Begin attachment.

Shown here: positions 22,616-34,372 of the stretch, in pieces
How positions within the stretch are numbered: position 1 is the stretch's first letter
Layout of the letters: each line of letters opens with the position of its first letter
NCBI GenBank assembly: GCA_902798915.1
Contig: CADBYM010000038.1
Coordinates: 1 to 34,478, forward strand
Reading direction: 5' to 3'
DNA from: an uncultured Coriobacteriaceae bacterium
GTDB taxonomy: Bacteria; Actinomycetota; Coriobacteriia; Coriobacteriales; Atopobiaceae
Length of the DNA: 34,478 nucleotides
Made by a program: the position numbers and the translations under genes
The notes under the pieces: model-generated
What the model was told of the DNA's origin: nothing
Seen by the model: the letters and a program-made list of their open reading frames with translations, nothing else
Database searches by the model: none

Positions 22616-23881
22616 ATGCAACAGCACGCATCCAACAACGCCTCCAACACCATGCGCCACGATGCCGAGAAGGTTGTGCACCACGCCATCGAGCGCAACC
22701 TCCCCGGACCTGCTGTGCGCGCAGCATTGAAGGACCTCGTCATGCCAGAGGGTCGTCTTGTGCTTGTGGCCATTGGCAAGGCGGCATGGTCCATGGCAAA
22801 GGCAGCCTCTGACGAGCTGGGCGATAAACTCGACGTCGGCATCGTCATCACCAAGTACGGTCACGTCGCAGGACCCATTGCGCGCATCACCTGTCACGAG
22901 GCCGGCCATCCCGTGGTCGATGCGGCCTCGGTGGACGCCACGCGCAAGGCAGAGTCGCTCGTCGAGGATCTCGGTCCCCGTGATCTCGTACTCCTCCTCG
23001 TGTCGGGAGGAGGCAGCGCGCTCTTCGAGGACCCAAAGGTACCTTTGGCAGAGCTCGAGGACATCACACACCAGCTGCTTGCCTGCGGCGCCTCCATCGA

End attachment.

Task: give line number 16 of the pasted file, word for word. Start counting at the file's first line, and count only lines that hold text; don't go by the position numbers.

Positions 22616-23881